1998, R, 96 min. Directed by Lesli Linka Glatter. Starring Kenneth Branagh, Madeleine Stowe, William Hurt, Neil Patrick Harris, Robert Loggia, Blythe Danner, Josef Sommer.
REVIEWED By Marc Savlov, Fri., June 5, 1998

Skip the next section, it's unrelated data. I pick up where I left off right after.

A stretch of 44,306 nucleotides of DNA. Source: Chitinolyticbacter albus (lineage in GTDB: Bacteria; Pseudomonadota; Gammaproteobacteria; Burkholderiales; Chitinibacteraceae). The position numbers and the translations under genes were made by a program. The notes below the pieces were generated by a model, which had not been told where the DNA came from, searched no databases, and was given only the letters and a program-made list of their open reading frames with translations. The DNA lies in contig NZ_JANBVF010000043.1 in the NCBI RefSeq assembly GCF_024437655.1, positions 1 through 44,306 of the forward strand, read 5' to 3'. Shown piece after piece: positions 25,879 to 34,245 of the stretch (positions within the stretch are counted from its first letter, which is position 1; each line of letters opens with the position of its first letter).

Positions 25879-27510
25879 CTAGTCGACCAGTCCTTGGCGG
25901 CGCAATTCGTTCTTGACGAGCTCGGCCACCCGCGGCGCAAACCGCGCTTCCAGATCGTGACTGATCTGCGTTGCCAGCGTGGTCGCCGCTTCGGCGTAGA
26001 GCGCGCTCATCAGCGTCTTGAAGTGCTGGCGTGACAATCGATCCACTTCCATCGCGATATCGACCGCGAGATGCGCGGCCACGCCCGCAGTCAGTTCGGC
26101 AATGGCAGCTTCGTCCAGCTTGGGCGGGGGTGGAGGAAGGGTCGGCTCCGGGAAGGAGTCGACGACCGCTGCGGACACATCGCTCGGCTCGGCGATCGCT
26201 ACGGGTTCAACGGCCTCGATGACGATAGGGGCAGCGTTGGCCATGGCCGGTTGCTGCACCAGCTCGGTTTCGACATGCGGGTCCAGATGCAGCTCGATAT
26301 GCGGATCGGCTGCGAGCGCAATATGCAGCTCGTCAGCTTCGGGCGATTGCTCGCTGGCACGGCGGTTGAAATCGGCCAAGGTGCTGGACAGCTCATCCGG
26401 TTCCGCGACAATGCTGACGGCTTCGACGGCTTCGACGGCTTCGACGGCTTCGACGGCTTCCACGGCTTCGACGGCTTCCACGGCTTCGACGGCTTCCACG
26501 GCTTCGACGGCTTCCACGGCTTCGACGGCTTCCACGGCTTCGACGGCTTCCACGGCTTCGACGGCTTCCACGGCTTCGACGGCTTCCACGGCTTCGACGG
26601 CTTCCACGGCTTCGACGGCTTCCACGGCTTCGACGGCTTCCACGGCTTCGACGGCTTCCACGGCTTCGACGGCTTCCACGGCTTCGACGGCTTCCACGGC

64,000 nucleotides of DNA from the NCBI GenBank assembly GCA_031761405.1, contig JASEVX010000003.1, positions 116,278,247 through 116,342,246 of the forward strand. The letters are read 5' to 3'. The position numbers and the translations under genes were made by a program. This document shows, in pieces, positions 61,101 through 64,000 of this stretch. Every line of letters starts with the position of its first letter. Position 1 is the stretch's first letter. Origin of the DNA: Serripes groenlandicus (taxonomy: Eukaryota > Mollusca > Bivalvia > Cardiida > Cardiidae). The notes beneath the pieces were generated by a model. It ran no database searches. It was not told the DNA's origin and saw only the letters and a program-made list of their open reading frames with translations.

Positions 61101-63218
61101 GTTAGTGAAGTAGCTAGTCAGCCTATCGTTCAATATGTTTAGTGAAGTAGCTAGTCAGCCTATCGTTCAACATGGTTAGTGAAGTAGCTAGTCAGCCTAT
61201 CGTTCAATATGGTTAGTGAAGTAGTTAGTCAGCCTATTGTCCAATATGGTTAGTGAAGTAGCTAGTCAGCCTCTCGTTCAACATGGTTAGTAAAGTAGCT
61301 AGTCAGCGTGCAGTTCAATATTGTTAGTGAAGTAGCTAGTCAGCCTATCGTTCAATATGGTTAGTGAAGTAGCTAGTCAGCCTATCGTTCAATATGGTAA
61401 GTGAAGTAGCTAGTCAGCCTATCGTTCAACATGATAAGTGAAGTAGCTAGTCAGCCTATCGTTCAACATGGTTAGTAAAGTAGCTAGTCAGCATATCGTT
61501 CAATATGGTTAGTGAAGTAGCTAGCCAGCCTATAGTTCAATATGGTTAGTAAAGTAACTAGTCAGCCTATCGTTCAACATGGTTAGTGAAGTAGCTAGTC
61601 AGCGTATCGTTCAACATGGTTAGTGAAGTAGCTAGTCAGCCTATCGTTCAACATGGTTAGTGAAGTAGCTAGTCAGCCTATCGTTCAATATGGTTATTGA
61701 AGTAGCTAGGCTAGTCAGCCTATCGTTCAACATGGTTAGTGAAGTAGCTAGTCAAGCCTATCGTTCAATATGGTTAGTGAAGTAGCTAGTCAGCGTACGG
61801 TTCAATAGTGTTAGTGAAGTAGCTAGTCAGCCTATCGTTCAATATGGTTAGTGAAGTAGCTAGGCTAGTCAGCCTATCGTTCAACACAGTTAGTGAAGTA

It must be rough being Kenneth Branagh. Eventually, the poor guy's going to run out of Shakespeare to work with, and assuming that, he must have signed on to this convoluted, neo-gothic, faux-feminist folderol hoping that those with limited literary acuity might mistake it for one of the Bard's more esoterically silly works. Nice try, Ken, but The Proposition's wild mix of Virginia Woolf politics and romance-novel “wouldn't it be wild if…” plotting don't even ring Bacon's bell, much less big Bill's. Chock-full of those annoying coincidences that make for distracting PBS fare, this big-screen version of something that should never have even made it to the small screen is by turns charming in its consistent goofiness and ludicrous beyond belief. Set in the none-too-roaring Thirties, Hurt and Stowe play Arthur and Eleanor Barrett: He's a millionaire investor with a penchant for funding the nascent Nazi party, and she's a free-thinking feminist writer with a penchant for quoting the above-mentioned Woolf and making idle comments about the tedium of waiting around for women's suffrage to crop up in her social strata. They're desperately trying to sire an heir, but Arthur suffers from the dreaded lazy sperm, and so, in a misguided act of husbandly duty, he has his toady (Loggia) hire a young stud to act as a surrogate peashooter. The family servant Syril (Danner) wisely advises against this course of action, but Eleanor has already marked her calendar, made the bed, and lighted the candles before the chosen buck arrives. In a sublimely oddball bit of casting, who should it turn out to be but Doogie Howser himself – Neal Patrick Harris. As the discombobulated replacement driller Roger, Harris is actually quite good, full of nervous energy and wilting pride. When young Roger falls madly in love with Eleanor and then turns up dead, well, you can imagine the hideously goth consequences of all this mucking about. And that's just the first 20 minutes. Branagh arrives soon after as the new priest on the beat who already has a disturbing familiarity with the Barrett clan and their shady servant Syril. It all becomes a crazed genealogical comedy of terrors after a certain point, with the various characters falling in and out of lust and love, and suddenly realizing that they might all be related in some awfully lower-class way. The Brontes couldn't have come up with a more convoluted plot if they'd written it themselves, but alas, that job fell to screenwriter Rick Ramage, who tosses in everything and then some in a misguided and ultimately vain attempt to make something, anything, matter. On the acting front, it's nice to see Hurt's restrained, internally seething performance as the tormented, seedless househusband, but Stowe, unfortunately, is less than interesting. Branagh huffs and invokes and looks fine in his miter but nonetheless is reaching for something that's just not there. It would have made a fine satire, I think, but The Proposition plays it straight, and in doing so topples into unintentional comedy far too often.